The more things change, the more they stay the same.

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‘Space is not your property!’ Beijing blasts US report on China & Russia ‘weaponizing’ space

A new US intelligence report portraying Moscow and Beijing as trying to bring warfare into the heavens has drawn the ire of China, which insists that space is not Washington’s “private property.”

Read more Pentagon’s 1st AI strategy vows to keep pace with Russia & China, wants help from tech

“I want to make it clear that outer space belongs to all mankind. It is not exclusively owned by any one country and especially not the private property of the US,” Chinese Foreign Ministry spokesperson Hua Chunying said, referring to the latest paper by the Pentagon’s Defense Intelligence Agency (DIA). 

Hua slammed the “unwarranted and utterly baseless comments” in the DIA report, saying China stands for the peaceful use of space and opposes its militarization.

“For many years,” the spokeswoman stated, “China, Russia and other countries have been working hard and trying to reach an international legal instrument to fundamentally prevent the weaponization of or an arms race in outer space.”

The DIA report – which comes amid Donald Trump’s cosmic endeavors such as the establishment of the Space Command – fans fears of US dominance being challenged everywhere, including space. Russia and China “view space as important to modern warfare and view counterspace capabilities as a means to reduce US and allied military effectiveness,” it claims, noting that both countries have done much to boost their capabilities.

“These capabilities provide their militaries… with enhanced situational awareness, enabling them to monitor, track, and target US and allied forces,” the DIA says.

READ MORE: Trump orders US agencies to turbocharge AI research and ensure American dominance

What it did not say, however, is that a host of senior US military leaders have openly discussed the prospect of offensive weapons being delivered into Earth’s orbit. Former Pentagon chief James Mattis, for instance, said in 2017 that the US needs to have offensive weapons in space “should someone decide to militarize it and go on the offensive.”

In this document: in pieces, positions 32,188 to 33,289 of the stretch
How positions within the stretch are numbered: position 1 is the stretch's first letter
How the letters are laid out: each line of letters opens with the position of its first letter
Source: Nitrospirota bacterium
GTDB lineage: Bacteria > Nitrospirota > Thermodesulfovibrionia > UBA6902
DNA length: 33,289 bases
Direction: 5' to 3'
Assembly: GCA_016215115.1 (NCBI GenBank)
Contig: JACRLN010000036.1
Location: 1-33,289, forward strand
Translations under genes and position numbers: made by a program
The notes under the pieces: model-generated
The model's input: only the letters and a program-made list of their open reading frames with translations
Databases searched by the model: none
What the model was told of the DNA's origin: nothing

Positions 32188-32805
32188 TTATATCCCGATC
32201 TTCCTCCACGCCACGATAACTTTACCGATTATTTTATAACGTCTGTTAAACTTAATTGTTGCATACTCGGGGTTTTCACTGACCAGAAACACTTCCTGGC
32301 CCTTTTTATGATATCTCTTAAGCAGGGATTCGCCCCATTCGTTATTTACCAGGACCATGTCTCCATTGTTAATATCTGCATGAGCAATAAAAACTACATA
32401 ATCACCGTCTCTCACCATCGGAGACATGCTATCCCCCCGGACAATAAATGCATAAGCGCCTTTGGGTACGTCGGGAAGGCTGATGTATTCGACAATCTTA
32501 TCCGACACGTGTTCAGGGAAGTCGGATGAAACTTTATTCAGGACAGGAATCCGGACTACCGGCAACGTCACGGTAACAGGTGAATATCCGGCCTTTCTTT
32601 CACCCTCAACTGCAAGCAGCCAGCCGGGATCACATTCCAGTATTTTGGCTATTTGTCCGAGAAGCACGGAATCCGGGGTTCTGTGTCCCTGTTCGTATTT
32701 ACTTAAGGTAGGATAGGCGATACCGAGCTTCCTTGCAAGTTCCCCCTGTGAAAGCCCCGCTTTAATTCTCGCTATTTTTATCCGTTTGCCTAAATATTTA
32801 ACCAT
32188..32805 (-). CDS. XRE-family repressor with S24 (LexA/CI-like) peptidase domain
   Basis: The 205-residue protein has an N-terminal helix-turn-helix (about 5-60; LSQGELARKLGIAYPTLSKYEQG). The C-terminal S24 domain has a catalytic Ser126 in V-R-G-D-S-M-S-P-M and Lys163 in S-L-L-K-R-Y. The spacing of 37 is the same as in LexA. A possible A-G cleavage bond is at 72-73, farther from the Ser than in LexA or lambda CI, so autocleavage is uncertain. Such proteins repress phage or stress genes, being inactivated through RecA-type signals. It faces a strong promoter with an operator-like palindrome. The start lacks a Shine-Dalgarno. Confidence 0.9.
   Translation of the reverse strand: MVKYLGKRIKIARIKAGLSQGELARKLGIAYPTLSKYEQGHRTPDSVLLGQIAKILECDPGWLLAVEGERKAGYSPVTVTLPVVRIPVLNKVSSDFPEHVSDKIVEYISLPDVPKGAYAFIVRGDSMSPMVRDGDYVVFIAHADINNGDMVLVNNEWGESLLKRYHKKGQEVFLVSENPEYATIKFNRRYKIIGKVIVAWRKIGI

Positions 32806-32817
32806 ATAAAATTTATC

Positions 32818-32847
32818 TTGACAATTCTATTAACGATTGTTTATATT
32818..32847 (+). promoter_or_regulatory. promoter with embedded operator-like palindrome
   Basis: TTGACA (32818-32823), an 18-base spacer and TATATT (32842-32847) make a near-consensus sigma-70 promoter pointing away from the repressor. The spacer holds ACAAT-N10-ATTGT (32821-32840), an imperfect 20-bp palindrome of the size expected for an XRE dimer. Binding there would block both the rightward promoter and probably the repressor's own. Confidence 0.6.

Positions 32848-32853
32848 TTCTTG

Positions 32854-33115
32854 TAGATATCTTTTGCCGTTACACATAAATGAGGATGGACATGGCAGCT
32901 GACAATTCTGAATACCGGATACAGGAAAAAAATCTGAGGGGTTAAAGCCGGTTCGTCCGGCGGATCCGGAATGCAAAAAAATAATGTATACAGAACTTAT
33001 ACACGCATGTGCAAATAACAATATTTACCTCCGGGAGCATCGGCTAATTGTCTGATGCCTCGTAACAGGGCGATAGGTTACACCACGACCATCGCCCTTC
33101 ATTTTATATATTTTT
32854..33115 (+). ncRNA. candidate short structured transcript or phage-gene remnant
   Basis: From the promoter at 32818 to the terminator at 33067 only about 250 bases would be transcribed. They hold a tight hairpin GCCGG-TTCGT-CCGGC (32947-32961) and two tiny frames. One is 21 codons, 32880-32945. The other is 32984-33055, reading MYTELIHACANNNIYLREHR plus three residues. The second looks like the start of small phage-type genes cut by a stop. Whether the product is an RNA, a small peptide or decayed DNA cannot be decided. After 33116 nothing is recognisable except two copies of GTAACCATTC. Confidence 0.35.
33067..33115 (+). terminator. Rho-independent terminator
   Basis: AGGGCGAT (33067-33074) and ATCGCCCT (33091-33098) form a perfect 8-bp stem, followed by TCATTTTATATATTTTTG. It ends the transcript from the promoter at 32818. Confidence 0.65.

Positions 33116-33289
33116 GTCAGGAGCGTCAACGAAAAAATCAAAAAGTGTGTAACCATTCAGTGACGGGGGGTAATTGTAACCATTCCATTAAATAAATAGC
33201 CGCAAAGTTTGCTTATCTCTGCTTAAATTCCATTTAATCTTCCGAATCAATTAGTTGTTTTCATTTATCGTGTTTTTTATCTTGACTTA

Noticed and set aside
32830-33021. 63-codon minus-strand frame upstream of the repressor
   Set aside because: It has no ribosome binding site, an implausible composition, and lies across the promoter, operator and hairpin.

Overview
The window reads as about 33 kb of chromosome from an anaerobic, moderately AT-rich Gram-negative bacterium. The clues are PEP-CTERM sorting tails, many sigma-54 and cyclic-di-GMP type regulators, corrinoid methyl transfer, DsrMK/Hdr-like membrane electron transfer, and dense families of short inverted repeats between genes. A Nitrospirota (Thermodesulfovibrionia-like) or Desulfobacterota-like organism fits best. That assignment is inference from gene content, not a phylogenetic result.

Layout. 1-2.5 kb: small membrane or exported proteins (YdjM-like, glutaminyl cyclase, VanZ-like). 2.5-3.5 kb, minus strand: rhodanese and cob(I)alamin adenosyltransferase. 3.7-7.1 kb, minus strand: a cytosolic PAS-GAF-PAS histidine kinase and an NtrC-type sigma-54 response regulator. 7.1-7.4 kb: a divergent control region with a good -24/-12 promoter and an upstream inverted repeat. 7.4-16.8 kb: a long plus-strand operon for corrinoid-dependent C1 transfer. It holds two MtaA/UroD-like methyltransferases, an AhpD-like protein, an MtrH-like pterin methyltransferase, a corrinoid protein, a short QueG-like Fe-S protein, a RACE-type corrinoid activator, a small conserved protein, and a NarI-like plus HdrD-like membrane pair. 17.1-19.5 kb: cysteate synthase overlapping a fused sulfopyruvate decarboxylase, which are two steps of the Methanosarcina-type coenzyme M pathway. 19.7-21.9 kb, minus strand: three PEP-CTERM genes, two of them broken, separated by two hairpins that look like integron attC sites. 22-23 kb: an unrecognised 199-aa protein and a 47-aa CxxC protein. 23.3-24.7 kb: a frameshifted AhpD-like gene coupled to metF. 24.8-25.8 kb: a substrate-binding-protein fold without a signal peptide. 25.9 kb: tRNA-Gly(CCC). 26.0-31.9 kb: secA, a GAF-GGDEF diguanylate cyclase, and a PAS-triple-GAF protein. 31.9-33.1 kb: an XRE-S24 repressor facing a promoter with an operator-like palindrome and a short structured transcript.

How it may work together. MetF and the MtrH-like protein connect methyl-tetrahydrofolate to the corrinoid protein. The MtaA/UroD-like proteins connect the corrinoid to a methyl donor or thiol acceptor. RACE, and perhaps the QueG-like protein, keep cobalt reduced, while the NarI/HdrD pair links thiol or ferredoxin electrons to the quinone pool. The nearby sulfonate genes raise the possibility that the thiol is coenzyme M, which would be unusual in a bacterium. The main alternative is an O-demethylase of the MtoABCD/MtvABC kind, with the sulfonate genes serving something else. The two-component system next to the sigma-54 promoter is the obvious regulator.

In fact, Moscow warned in early January that it’s Washington which is eying space as a potential battlefield. In particular, the Russian Foreign Ministry cited US plans to develop space-based interceptors.

The US, China, Russia, and dozens of other countries are parties to the 1967 Outer Space Treaty that bars weapons of mass destruction from being placed in space and installing them on the Moon or any other celestial body.

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China Denies Talks With Venezuela Opposition, Slams Western Media "Fake News" Ethic

Regarding the Venezuelan political situation, Hua stressed that his country advocates dialogue between the Venezuelan government and the opposition.

A spokesperson for the Chinese Foreign Ministry condemned Western media for its coverage of the situation in Venezuela.

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The Foreign Ministry of China rejected Wednesday information disseminated by The Wall Street Journal about Venezuela, describing it as "fake news".

The U.S. newspaper in a report Tuesday quoted alleged sources saying that Chinese diplomats held talks in Washington with the representatives of the self-proclaimed "interim President" of Venezuela, Juan Guaido regarding a debt of US$20 billion to Beijing and on oil projects.